I ladled some of the mole into a deep soup plate and placed a split game hen on top.  I served an herb green rice with peas from a Rick Bayless cookbook on the side.

Wednesday, November 14, 2012

Sigma Aldrich Iron Chef

Last Sunday the Sigma Aldrich corporation hosted an Iron Chef competition at the Kitchen Conservatory.  It was part of a team building activity for a group of their managers.  There were people in from all over the world, Great Btitian, France, Brazil, Switzerland were represented on my team.  There were 5 teams of 5 managers, assigned to a Kitchen Conservatory Chef.  Each chef had been assigned a cuisine beforehand.

Here is a list of the chefs and some of their stand out dishes.

Chef Anne Cori and her team won with their Italian menu.  The shrimp ravioli in lobster sauce were amazing.

Chef Clara Moore and her team got Mexican and they made an unusal and delicious grilled pineapple tamale.

Chef Christie Maggi got Moroccan, her team's great dishes included mini Bastillas, a lamb tajine and almond cookies.

Chef Naam Pruitt ( author of Lemongrass and limes:Thai Flavors) and her team presented a marvelous curry, Jasmin rice, and shrimp skewers.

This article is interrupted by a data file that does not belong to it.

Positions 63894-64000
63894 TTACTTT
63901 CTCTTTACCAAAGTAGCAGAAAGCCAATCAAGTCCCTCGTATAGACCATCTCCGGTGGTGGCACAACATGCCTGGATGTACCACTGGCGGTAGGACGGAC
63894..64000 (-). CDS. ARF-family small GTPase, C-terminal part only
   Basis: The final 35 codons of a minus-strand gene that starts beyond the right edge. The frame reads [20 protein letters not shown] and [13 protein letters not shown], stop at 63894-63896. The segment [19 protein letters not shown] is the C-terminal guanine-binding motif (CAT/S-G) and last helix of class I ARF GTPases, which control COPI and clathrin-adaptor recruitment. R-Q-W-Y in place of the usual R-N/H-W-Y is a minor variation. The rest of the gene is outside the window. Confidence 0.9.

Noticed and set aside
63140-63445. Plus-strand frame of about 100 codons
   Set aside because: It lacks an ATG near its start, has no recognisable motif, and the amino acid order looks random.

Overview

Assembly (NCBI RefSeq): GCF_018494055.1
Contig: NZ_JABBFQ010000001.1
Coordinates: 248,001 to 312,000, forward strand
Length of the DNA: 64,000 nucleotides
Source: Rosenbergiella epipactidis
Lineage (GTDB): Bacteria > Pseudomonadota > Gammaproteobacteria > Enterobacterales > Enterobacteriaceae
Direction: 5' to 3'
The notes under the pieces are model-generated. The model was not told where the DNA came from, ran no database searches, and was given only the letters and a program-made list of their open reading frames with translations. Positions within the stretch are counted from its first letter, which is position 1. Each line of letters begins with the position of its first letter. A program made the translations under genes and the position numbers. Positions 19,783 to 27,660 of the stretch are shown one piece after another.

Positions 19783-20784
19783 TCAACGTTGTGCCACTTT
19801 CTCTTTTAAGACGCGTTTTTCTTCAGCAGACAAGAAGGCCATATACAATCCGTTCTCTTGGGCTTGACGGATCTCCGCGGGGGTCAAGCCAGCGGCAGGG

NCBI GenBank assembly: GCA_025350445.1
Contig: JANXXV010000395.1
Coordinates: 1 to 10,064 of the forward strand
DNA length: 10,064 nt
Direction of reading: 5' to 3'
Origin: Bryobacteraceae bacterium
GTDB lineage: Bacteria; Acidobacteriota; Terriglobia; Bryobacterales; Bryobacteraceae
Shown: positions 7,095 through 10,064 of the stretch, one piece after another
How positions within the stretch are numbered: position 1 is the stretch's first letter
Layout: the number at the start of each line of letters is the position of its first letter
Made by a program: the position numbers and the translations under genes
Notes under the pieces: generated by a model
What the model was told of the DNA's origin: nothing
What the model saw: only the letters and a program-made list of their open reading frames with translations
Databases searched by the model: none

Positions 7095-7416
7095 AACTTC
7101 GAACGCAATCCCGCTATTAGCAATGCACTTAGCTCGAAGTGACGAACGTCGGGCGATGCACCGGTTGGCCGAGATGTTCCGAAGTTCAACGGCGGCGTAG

These are only some of their dishes I remember. 

I got French and was lucky enough to get a team that included two men who knew how to cook-and one was French, and the other and experienced pie baker.

Some of our best dishes included Coquilles a la Nage (bay scallops in a wine cream sauce), Entrecote au Vin Sauce (Steaks with red wine sauce), and tarte Tatin (upside down appe tart with caramel).

Our afternoos started with our team van-yes, each team got their own van-taking us to the Dierberg's in Brentwood to purchase the things for our menu.  Here is my team at the check out.

Once we were back in the kitchen it was a mad fight for the burners, ovens, ice cream makers-did I mention that three of us did ice cream-my team made my favorite ginger ice cream to top the tatre tatin.

What a terrific company and what a terrific bunch of people to work with.

Thursday, November 01, 2012